Mohammed Ouzzine: A Minister Without An Iota of Dignity

Mohammed Ouzzine: A Minister Without An Iota of Dignity


FRANKFURT, GERMANY- Last month’s FIFA 2014 Clubs World Cup quarter-final, which saw Western Sydney Wanderers lose their bet for a spot in the semifinals against Real Madrid, only few minutes after they lost that unpredictable bet of not playing a FIFA World Cup game on an ordinary football turf, triggered an unparalleled wave of criticism and condemnation in Morocco. A mere 20 millimeters of raindrops in Rabat turned all football-passionate-eyes around the globe towards a stadium supposedly renovated with an arm and a leg, at a cost estimated at $US 22 Million. In the post-gaze of the event, Morocco’s image has been battered and the country was humiliated by various international media outlets. The leading Spanish outlet AS called the pitch “a potato field.” The Australian goalkeeper of Sydney Wanderers described the situation as “farcical” and deliberately refused to call the field by name, only referring to it as “that” when stressing “you can’t play football on that, full stop.” Matthew Spiranovic, a center-back in the same team, thought “it was the worst conditions he ever encountered during his career.”

When the referee blew on his whistle to relieve the pain and end the game of shame, it was another pain that kicked in; Moroccans had to endure an utmost humiliation manifested in images and videos of the waterlogged pitch echoed all over the world, including a video from leading Sports channel Eurosport featuring a French commetator having a fit of giggles at the sight of  the artisanal methods used to drain out the pitch. Feeling humiliated, angry and blistered by the rapid turn of events, various Moroccans took their loathing of the Moroccan Minister of Youth and Sports Mohammed Ouzzine to another new level, considering the man “the first and last responsible for this fiasco.” Mainstream Moroccans latched from all perspectives at what they called a “crystal-clear corruption scandal.” All eyes and fingers were directed to one man who was requested by his compatriots to resign in order to restore some of the country’s dignity, yet he blatantly refused.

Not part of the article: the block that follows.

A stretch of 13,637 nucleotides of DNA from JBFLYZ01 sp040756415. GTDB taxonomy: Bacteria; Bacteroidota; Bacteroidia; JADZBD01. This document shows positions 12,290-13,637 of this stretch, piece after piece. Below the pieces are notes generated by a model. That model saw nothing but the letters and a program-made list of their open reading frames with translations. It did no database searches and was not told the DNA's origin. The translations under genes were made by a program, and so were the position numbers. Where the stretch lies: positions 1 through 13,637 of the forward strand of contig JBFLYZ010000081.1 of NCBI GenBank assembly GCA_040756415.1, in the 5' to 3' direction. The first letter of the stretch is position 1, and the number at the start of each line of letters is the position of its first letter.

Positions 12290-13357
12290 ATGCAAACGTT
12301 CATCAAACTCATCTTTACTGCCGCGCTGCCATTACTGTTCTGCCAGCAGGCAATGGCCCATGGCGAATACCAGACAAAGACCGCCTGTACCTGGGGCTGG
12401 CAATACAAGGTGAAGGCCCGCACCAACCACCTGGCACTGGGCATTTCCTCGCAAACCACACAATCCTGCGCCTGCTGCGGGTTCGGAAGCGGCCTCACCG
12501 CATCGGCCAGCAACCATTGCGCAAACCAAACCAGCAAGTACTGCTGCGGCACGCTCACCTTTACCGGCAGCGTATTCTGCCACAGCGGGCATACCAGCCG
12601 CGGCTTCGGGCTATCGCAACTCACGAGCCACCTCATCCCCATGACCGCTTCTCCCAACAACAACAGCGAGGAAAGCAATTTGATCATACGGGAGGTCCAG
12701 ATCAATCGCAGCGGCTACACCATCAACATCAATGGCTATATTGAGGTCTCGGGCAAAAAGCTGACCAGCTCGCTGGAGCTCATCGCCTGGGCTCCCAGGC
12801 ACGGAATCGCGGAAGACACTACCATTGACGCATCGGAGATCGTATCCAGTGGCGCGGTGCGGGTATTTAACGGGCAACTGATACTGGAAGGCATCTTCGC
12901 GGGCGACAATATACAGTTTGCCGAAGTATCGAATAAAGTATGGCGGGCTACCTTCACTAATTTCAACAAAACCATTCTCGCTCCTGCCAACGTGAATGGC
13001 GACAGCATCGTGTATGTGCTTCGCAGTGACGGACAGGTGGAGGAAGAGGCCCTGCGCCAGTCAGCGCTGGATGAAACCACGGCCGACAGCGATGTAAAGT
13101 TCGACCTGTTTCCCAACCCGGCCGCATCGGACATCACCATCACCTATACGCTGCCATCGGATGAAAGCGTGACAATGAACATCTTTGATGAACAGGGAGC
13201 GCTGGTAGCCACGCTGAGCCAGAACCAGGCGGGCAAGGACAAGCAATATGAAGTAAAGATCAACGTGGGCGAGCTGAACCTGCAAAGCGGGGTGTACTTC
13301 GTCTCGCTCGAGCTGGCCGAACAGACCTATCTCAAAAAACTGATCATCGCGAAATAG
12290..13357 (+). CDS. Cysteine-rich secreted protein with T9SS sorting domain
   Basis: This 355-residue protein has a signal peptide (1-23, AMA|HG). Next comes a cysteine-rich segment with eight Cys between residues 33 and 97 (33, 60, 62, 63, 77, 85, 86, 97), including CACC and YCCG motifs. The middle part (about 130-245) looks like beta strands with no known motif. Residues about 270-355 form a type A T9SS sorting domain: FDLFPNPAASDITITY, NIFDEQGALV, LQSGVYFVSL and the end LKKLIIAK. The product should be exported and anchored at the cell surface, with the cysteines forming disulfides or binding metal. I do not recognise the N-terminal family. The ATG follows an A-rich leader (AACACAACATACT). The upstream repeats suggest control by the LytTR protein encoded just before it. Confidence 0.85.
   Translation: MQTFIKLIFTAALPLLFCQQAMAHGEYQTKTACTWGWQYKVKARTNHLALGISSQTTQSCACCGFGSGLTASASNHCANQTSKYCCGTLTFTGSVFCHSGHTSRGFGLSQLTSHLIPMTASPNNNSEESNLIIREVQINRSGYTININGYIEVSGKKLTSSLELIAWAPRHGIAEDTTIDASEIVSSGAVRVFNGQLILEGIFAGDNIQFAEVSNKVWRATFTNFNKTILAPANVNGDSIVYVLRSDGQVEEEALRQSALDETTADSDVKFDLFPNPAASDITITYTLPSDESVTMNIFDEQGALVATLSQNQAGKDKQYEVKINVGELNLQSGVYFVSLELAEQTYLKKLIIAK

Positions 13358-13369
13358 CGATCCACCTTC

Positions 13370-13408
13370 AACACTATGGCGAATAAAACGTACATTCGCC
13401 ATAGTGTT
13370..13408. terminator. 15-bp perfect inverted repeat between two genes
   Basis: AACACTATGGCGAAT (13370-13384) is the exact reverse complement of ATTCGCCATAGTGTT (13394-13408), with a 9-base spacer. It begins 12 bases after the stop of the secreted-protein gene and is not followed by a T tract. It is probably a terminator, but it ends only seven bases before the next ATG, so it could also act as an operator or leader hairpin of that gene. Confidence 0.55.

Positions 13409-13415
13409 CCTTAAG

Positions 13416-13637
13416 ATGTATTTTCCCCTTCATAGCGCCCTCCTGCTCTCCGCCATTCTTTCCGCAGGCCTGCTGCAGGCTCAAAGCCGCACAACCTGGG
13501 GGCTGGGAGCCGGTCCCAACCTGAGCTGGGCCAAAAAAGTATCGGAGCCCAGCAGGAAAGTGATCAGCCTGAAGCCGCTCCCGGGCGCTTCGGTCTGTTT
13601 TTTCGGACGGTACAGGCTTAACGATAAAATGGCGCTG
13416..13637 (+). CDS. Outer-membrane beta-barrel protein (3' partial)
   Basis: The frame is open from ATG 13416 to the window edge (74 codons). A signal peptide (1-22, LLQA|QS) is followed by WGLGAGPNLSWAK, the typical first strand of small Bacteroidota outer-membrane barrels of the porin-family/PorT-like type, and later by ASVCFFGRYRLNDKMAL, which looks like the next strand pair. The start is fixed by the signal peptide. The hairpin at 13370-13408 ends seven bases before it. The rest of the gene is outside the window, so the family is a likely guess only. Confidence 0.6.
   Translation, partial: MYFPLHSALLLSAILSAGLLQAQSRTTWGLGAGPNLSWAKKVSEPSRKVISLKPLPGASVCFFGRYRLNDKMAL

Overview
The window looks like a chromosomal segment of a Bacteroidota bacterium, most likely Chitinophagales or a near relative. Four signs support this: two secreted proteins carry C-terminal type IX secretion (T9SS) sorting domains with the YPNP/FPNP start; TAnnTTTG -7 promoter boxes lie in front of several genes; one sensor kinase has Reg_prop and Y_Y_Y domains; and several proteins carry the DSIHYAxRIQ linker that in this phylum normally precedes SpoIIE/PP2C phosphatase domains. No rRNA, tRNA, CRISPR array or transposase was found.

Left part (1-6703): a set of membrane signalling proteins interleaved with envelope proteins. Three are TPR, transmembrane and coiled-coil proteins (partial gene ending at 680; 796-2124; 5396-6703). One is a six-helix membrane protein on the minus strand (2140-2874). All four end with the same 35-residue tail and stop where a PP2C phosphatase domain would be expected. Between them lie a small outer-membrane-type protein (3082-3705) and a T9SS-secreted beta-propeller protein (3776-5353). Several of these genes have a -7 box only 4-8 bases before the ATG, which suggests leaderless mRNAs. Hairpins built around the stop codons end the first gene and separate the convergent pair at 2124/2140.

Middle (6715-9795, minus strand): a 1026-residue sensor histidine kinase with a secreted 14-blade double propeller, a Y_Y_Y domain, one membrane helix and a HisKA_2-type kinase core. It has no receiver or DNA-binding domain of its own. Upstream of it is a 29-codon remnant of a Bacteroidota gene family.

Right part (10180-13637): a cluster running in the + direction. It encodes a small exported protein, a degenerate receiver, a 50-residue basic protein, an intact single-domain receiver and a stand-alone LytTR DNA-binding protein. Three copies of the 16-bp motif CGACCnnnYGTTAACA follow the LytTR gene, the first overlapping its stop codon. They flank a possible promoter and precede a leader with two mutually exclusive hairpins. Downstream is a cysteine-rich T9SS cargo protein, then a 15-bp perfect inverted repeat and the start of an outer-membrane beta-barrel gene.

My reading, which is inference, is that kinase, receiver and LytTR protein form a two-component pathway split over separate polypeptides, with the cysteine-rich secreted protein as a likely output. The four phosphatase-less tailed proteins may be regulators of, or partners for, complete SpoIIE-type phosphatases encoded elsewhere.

Ouzzine Dares to Blame Heaven for the Scandal:

In the aftermath of the event, Ouzzine, the on paper administrative responsible for the fiasco as he is the head of the Ministry in charge of supervising the renovation works in the Moulay Abdellah stadium, took to the media and deliberately refused to be blamed for the scandal, arguing initially that the situation of the pitch was kind of to be expected as there was “too much rain on that day,” forgetting in the meantime how he was, few days before the inception of the World Cup, bragging about “the great quality of the turf that equaled that of Real Madrid’s Prestigious Bernabéu.” His statements linking raindrops to the quality of the turf threw more oil to fire as Moroccans took the statements as an insult to their intelligence.

Under Pressure Ouzzine Playing the Victim Game:

Following this new turn of events, Ouzzine moved the finger of criticism to the Spanish company that renovated the pitch, few days after daring to put the blame on heaven. And again, when we thought the man has finally settled on a victim, low and behold, Ouzzine had more for us. The man sacked his Secretary General and the General Director of the Moulay Abdellah Stadium, intrinsically acknowledging his responsibility in the fiasco, though still refusing to take it publicly. Following the sacking, the wave of anger witnessed in Morocco did all but calm down, especially on social media platforms. Moroccans of all stripes refused advancing scapegoats to the gallows. The event prompted various Internet users to call upon King Mohammed VI to personally intervene and open an investigation, an offer the Moroccan monarch favorably accepted, ordering the government to launch an “in-depth and comprehensive investigation into the irregularities,” and even suspending Ouzzine “from his duties related to the World Cup pending the results of the investigation.” It was clear that Ouzzine’s days were counted, but apparently not quite to him.

The pretentious Ouzzine: A Déja Vue